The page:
These days, it can so easily feel as if religion is an anti-democratic force in our polity, writes Giles Fraser. No one votes for Bishops in the House of Lords, for example. So it's worth remembering that in this country, as indeed in many others too, religion was the nursemaid of democracy.
Pro-democracy activists are continuing to protest on the streets of Asia as the United Nations' envoy arrives today in Burma for talks with government leaders - amid receding hopes of divisions emerging among the ruling junta.
As yet unconfirmed reports from military sources in Burma say that there is significant unrest in the army, with reports of mutinying in some areas and claims that a coup is taking place. Meanwhile the death toll of protesters has been growing significantly.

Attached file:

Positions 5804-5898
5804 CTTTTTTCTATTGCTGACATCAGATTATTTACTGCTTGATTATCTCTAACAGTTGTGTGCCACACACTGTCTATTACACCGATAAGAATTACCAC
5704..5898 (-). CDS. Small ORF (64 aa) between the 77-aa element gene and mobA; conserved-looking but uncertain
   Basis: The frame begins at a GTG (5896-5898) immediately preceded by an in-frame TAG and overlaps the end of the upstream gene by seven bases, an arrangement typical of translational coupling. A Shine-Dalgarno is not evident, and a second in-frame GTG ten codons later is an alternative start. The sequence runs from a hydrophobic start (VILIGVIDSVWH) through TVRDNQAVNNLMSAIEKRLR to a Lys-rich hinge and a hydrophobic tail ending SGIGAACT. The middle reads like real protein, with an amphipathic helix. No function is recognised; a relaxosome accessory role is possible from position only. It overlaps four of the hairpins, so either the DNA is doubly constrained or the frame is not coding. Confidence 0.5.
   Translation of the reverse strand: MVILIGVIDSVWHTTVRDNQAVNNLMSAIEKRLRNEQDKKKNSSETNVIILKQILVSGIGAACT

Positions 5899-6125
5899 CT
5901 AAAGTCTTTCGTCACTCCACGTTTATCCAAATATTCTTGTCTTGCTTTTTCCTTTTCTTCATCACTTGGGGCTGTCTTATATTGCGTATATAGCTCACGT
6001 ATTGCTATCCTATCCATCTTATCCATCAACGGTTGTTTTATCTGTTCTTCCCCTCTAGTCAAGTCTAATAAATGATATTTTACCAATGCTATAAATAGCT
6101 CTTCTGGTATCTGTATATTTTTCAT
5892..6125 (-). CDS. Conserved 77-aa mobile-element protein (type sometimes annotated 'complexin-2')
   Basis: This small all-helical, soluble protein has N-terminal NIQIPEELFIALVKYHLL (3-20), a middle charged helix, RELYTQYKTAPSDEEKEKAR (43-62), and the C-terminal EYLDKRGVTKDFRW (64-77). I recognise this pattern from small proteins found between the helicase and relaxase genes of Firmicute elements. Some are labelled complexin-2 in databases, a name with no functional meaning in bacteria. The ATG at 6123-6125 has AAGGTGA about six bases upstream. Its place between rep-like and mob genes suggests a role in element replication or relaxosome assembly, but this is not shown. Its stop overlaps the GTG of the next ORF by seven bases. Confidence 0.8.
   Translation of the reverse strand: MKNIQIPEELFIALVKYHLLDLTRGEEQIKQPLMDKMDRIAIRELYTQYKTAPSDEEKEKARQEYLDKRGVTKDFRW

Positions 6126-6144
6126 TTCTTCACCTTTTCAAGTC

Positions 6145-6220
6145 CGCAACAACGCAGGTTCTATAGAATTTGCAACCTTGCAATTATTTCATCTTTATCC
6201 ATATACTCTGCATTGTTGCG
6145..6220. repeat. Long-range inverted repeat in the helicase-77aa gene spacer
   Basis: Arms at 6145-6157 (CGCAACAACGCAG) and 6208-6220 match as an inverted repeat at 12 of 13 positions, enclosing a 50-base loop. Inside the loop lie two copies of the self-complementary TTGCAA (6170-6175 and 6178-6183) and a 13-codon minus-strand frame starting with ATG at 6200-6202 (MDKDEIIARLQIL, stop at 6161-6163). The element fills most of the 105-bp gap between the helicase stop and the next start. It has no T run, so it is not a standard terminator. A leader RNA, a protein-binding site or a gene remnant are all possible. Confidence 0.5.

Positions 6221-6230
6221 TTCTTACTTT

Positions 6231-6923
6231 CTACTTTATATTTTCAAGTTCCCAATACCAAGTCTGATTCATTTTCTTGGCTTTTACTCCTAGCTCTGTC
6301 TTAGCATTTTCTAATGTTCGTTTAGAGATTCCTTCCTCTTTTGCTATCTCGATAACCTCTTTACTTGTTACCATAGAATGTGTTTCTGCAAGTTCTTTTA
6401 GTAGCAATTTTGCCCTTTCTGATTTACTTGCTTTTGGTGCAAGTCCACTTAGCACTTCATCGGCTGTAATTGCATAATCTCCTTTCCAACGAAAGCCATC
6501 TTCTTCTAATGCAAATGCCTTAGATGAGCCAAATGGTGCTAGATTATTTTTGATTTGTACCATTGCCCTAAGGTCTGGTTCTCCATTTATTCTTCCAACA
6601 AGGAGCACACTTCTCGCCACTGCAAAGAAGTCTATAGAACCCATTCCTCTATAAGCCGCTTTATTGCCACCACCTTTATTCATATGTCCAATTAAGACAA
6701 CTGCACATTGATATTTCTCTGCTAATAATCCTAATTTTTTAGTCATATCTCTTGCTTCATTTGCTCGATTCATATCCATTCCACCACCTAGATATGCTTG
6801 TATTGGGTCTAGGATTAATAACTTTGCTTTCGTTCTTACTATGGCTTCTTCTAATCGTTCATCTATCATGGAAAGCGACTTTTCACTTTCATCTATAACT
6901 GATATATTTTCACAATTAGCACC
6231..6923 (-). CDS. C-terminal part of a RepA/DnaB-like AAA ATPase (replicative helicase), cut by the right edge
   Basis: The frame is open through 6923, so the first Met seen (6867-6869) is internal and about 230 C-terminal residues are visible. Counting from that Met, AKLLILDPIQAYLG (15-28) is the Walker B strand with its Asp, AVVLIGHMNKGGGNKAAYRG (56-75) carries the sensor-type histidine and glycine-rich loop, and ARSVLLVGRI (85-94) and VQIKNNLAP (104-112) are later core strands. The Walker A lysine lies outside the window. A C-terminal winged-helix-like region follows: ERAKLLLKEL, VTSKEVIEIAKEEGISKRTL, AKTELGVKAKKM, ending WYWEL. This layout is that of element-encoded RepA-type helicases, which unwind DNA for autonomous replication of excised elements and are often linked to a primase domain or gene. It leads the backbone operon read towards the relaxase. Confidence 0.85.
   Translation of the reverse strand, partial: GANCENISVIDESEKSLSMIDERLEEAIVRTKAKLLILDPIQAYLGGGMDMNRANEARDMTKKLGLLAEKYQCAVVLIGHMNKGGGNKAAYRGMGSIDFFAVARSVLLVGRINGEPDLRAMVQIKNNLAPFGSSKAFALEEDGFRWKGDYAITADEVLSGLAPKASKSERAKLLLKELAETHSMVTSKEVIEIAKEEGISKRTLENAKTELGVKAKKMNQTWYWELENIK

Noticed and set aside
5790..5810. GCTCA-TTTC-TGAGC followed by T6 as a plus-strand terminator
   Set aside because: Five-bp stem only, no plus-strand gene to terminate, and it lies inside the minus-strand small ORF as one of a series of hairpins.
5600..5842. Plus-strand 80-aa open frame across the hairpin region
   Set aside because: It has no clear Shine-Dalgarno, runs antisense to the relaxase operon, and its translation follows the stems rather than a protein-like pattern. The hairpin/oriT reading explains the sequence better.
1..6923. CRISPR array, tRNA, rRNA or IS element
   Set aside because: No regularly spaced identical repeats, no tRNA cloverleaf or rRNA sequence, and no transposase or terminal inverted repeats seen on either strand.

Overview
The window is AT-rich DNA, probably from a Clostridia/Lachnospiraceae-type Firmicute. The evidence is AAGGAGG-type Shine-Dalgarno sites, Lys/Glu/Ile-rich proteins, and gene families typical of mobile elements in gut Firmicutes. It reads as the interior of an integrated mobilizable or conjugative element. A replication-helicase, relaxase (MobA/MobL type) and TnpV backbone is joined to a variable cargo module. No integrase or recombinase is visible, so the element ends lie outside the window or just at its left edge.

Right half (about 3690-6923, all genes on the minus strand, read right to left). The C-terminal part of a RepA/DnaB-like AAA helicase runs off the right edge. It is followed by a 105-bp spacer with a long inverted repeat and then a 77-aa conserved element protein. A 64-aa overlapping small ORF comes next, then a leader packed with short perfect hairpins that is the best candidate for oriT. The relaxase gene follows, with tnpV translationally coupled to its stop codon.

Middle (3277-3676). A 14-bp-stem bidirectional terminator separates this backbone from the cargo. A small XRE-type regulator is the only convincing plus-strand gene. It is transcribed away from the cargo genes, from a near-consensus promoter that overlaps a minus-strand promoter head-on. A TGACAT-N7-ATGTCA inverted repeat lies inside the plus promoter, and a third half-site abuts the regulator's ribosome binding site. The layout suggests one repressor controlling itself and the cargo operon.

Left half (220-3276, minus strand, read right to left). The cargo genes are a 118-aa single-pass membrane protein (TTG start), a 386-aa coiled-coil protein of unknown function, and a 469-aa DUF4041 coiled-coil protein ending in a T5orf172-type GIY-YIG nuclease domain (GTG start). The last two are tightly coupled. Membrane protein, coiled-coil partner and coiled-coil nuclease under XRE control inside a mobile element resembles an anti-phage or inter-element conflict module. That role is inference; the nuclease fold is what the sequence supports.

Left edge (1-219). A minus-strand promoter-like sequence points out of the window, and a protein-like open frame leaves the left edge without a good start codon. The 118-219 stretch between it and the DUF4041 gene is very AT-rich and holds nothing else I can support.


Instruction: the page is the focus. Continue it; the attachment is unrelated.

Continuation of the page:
Burma's military junta appears to have cut public internet access to prevent the broadcast of videos, photographs and information about the violent attacks on protesters against the junta's rule - report global news agencies.
At least nine people were killed in Rangoon yesterday in continuing clashes between the military and demonstrators. They included eight protesters and a Japanese photo-journalist. Monks have been beaten and arrested in the crackdown. But the protests continue.
Buddhist monks are leading nonviolent protests across Burma as opposition to dictatorship and calls for the restoration of democracy increase. They want the Burmese people to pray in their doorways for 15 minutes at 20.00 on Sunday (23 September 2007), Monday and Tuesday.